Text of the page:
Recommend me a software for editing photos and creating new designs, please. Well, there are many different programs to work with graphics, a list of photo editing software you will find the link. The most popular software programs now are Adobe Photoshop, Corel Draw and Adobe Illustrator. Here you can download this software: download adobe photoshop cs5
Download CorelDRAW Graphics Suite X5 Download Illustrator CS4 I hope I helped you! Yes thanks, this information helped me a lot, I downloaded Adobe Photoshop and is very happy with it.

1.2 Billion Hours a Year Playing Angry Birds

angry-bird-icon.jpgAngry Birds is a strong candidate for the most successful game of all time. With nearly 100 million downloads it sees some 1.2 billion of hours of play every year! A masterful cognitive design on the order of lottery tickets.  To understand which features and functions are generating the impact check out the excellent post on the cognitive teardown of the user experience.

I will quote some key findings from the post below but strongly urge you get the game, play it yourself and share insights into why it works.

1. Interaction should be simple and engaging

The key is to make it easy to learn the basics on the first experience and then learn a bit more on each play.

Angry Birds’ simple interaction model is easy to learn because it allows the user to quickly develop a mental model of the game’s interaction methodology, core strategy and scoring processes. It is engaging, in fact addictive, due to the carefully scripted expansion of the user’s mental model of the strategy component and incremental increases in problem/solution methodology.”

Angry Birds is a casual physics-based game. Playing gives a constant flow of encouragement. You are rewarded immediately for progress. This keeps the good brain chemicals pumping.

2.  Manage response time not just for speed but for cognitive impact.

The birds move and interact fairly slowly giving you a chance to learn how to adjust their behavior and savor interaction effects. Slowing the action down to give you a chance to savor a big move or a victory is used in many popular games. Some games even let you replay key segments. Another technique known to enhance savoring.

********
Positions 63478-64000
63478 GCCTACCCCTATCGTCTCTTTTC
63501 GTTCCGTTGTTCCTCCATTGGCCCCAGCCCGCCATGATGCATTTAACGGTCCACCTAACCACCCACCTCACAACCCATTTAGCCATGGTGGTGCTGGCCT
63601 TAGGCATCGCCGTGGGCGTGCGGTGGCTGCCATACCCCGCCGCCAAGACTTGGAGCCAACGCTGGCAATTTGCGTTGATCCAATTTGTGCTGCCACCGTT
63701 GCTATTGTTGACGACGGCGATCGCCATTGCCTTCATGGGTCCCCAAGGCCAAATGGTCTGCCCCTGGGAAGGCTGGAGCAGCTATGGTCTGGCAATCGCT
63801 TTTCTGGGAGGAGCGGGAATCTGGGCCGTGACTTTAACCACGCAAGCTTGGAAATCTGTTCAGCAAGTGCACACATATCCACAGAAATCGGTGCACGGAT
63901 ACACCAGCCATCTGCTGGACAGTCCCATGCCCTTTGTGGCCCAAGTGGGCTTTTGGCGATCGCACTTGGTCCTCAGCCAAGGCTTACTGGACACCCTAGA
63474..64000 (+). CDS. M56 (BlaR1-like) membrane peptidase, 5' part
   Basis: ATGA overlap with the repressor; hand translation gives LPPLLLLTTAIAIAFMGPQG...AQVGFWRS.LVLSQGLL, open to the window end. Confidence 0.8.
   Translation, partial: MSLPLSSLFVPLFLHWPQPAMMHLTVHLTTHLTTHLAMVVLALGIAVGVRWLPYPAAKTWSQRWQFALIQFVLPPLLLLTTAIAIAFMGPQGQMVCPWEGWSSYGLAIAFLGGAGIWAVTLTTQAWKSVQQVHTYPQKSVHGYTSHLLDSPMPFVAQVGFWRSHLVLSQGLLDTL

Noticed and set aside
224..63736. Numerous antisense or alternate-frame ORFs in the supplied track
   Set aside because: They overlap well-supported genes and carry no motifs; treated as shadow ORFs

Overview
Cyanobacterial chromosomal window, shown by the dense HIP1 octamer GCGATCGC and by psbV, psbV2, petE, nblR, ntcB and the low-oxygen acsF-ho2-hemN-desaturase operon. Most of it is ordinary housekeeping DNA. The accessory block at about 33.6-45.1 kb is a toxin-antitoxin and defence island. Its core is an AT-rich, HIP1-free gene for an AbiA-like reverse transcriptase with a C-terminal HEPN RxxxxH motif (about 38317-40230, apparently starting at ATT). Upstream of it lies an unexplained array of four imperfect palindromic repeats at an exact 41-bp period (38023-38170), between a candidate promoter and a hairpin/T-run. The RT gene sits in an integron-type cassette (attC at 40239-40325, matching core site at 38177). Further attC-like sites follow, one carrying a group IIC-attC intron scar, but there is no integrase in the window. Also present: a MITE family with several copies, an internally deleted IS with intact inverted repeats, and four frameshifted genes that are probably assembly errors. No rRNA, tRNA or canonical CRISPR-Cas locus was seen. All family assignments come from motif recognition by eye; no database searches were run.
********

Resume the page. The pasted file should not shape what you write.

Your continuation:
3.  Bend but don’t break short term memory.

Short term memory holds a few items we can briefly pay attention to. Overloading it is a bad idea but over writing it to cause information loss can improve engagement.

There are many examples in the Angry Birds game model of this principle in action. Probably one of the most compelling is the simple screen flow manipulation at the beginning of each new play sequence. When the screen first loads, the user is shown a very quick view of the structure that is protecting the pigs. Just as quickly, the structure is moved off screen to the right in a simple sliding motion.”

4. Hint at mysteries 

Clues that imply hidden functions and objects suggest depth and stimulate the novelty detectors within our brain.

Angry Birds is full of these little mysteries. For example, why are tiny bananas suddenly strewn about in some play sequences and not in others? Why do the houses containing pigs shake ever so slightly at the beginning of each game play sequence? Why is the game’s play space showing a cross section of underground rocks and dirt? Why do the birds somersault into the sling shot sometimes and not others? “

Such clues heighten engagement when they promise discoveries that will improve  play or help reach a goal.

5. Use multiple and complementing sensory elements

Angry Birds does a great job with sound and visuals.

For example, in Angry Birds, we hear the birds chatter angry encouragement to their colleagues as each prepares for launch. We hear avian dialogue as the birds arc toward their targets and hear the pained response from their victims when they strike their targets.”

Consistently applied such features deepen engagement by pulling on additional sensory dimensions to create realism and provide feedback. Angry Birds look and sound angry but in a cute way.

While these principles of gamification are not new, seeing them all working at once in a single design is unique.  The challenge now is to apply them to the design of other “more serious” artifacts and services.

For example, how can we use gamification to create new services to help folks to remember to take their medications on time (medication compliance)?

Thanks to Max from BSU for bring this example of reverse cognitive engineering to my attention.


One Response to “1.2 Billion Hours a Year Playing Angry Birds”

  1. Says:…

    Cognitive Design » Blog Archive » 1.2 Billion Hours a Year Playing Angry Birds…

Leave a Reply

You must be logged in to post a comment.